The S60 Blog has a post on Wibree.
It’s a technology I’m aware of and we have been discussing it’s use in a product IBM is developing.
Just wanted to give IBM a big thank you for surprising us in their latest server ad. Not only did IBM put the Diggnation logo on a person’s shirt in the photo, but they also sent us two framed copies of the finished product.
Thanks again to everyone involved at IBM
I was just reading on our internal blogs about our customers being able to use IBM’s sametime instant message platform to talk to the IBMers supporting thier account using this instant messaging.
That’s pretty cool, I’ve allways had the feeling that sametime (ST) was too much of a walled garden and that it needed to be opened up the same way we can get email from anywhere too…
With today’s news of TDC’s earnings from it’s involvement in EasyMobile being only £12.8m and Keith McMahon’s prediction that MVNO’s are going to get squeezed out of the Market, it’s going to be a tough start for NTL/Virgin.
I don’t think the name of the new business has been announced yet, but the new business is currently going through a rebranding excercise,”Virgin:Connect” that’s my guess at what the new company will be called. But both Virgin and NTL have suffered poor customer relationships over the recent years and I’m not sure a name change will shed the poor reputation overnight.
It’s getting tougher in the mobile space week by week, but it looks like NTL paid way too much for Virgin mobile at $1.62bn.
If TalkPlus want’s to send me a beta for me to take a look at then fine, I’ll also pass a copy onto the IBM Voice strategy team.
You have to look at video conferencing from two angles. The first is its ability to increase someone’s revenue through the sale of new kit and a requirement of extra bandwidth which will result in network upgrades and the sale of network hardware. Which is all fine and admirable, but the second angle is productivity and probably the reason that video conferencing will get branded as snake oil.
A couple of years back during an audit of our services to an account, we were struggling with meeting room space for impromptu interviews. As a last resort reception at the IBM office offered us the ‘video conference suite’. We tramped off to find this room; nobody knew where it was, so it took a little time to find it. We pushed the door open to an audible creek and ventured inside. It was like stumbling into someone’s unused attic, there was dust covering all the surfaces. There was a huge old tele and a sign on the wall behind declaring the IBM location, which had partially fallen off the wall.
Now this was after IBM had started its efficiency drive and attempted to cut the unnecessary travel for stupid meetings. So it was in a period when you’d imagine Video Conferencing to have experienced a new lease of life but it clearly wasn’t.
It’s the same old problem that video conferencing faces, people aren’t bothered about seeing the people that they are talking too and they don’t want to be seen themselves as they reply to email and chat on instant message back channels. I’m not alone in wanting to do two or even three things at once when on calls, replying to emails, using instant messaging, answering the mobile, doing two conf calls at once (this one takes practice!).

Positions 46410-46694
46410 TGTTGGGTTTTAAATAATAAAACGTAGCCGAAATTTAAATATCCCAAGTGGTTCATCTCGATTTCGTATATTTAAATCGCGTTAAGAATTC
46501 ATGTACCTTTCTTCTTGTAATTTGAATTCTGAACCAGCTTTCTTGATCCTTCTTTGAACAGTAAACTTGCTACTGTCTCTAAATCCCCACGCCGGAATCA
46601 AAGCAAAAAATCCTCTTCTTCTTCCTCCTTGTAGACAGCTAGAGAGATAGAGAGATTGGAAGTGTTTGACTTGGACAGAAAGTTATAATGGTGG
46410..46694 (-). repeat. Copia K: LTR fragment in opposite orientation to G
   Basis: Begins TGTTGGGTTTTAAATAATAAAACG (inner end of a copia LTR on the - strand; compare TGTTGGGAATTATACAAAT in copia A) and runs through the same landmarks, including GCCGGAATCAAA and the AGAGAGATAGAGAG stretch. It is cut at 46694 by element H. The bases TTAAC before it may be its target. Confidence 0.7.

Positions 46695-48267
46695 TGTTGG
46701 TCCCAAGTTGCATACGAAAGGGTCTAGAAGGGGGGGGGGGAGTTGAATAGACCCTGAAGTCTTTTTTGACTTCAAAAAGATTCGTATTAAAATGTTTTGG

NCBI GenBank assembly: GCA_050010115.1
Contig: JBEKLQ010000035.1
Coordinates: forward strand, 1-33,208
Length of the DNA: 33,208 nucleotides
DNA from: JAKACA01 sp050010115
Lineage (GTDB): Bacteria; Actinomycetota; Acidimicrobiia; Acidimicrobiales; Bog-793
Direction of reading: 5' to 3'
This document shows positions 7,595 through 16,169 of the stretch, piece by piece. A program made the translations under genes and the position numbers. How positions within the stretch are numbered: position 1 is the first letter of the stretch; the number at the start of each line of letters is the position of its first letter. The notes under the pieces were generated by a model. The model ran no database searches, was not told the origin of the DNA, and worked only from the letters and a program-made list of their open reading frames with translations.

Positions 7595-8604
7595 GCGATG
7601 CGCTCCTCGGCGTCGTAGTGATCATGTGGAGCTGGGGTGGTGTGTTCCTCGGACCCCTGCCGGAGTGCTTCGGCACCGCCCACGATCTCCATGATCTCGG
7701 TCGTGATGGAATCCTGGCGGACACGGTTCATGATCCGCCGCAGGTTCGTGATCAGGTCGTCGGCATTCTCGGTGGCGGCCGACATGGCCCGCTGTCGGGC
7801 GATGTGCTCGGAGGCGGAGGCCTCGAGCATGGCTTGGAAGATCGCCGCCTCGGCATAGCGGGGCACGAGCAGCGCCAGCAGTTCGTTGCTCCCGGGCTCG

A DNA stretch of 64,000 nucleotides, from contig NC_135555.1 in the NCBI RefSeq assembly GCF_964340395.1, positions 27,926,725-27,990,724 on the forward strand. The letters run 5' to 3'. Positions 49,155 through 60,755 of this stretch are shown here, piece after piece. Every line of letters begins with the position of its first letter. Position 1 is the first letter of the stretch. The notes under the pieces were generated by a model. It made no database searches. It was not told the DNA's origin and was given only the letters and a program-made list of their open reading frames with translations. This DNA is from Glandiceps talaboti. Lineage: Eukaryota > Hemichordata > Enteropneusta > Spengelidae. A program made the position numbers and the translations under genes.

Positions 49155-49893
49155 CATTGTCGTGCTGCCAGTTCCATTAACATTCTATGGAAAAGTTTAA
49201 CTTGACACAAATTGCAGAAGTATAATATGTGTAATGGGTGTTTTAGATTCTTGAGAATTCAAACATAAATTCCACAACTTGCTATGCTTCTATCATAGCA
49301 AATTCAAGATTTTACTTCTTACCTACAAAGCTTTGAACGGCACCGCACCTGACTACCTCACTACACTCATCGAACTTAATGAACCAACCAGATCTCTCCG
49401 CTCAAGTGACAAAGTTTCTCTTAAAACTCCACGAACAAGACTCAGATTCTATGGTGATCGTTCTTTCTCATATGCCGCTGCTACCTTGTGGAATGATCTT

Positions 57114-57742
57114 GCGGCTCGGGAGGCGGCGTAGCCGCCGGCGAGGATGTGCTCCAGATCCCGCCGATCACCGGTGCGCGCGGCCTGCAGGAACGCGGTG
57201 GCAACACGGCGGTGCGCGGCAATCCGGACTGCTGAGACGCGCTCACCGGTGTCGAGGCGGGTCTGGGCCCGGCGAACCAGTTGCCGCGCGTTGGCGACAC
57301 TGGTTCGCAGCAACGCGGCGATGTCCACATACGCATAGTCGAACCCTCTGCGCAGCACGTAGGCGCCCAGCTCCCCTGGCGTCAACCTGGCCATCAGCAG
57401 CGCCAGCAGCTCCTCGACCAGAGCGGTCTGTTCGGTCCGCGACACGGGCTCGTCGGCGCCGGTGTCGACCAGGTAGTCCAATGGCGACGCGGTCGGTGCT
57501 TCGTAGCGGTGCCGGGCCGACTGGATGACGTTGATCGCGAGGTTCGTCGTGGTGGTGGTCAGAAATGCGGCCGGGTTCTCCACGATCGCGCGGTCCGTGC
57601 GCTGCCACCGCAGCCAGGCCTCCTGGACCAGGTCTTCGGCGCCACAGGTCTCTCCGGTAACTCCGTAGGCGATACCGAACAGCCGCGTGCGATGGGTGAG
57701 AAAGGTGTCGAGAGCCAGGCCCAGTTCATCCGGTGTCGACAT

I did a video conference once during a wash up of a project. We just hit the mute button and smiled a lot while having our own conversation on some other subject. It was a crap experience and totally unproductive as I could only do the one thing, sit there or two if you count smiling.
You have to go to a special room to do it, you can only do one thing whilst your there, so this news gets a lukewarm reception from me. So if you’re selling this stuff, good luck and if you’re using this stuff bad luck, I’ll stick to conf calls and real meetings for the time being.
..frankly, that’s total rubbish.
Jim Moore suggests IBM pirates and infringes of patents at will.
Not sure if my argument will be a lucid as Dr Moore’s being an IBM serf, (or should I be a Dr IBM Serf), but holding a patent within IBM is celebrated. There’s not a culture of stealing or pirating patents within IBM. Everyone I know is ever so carefully on all licensing and patent issues to my knowledge.
IBM may not be at the forefront of Web2.0, but neither is Sun, EDS or HP (too busy firing people for spying) but IBM has always been a huge innovator and still is.
My view on Web2.0 is that it’s a bit like Opensource (linux excluded), fine for small business and consumers but it’s unlikely to be used on billion dollar contracts. IBM plays in the billion dollar contracts space, not the consumer space. So I don’t think the little guy has anything to fear in the web2.0 world from IBM.
Jim needs to check out Google’s recent history e.g bringing out a Calendar and squashing (not killing) all the calendar apps or Microsoft with Vista’s security programs and the impacts on Symantec et al.
I don’t think Jim can take IBM at face value, so I’m not sure if Jim just headed off on his own big business conspiracy theory monologue.
UPDATE: Charles agrees “First, Jim never clearly articulates what this supposed conspiracy is”
Feld Thoughts takes a slightly more cautious view point but doesn’t totaly agree with Jim. “However, I also don’t agree with Jim’s viewpoint that the patent system protects “the little guy” against “the big guy” and the reason folks like IBM want change is to gain an advantage over the little guy. ”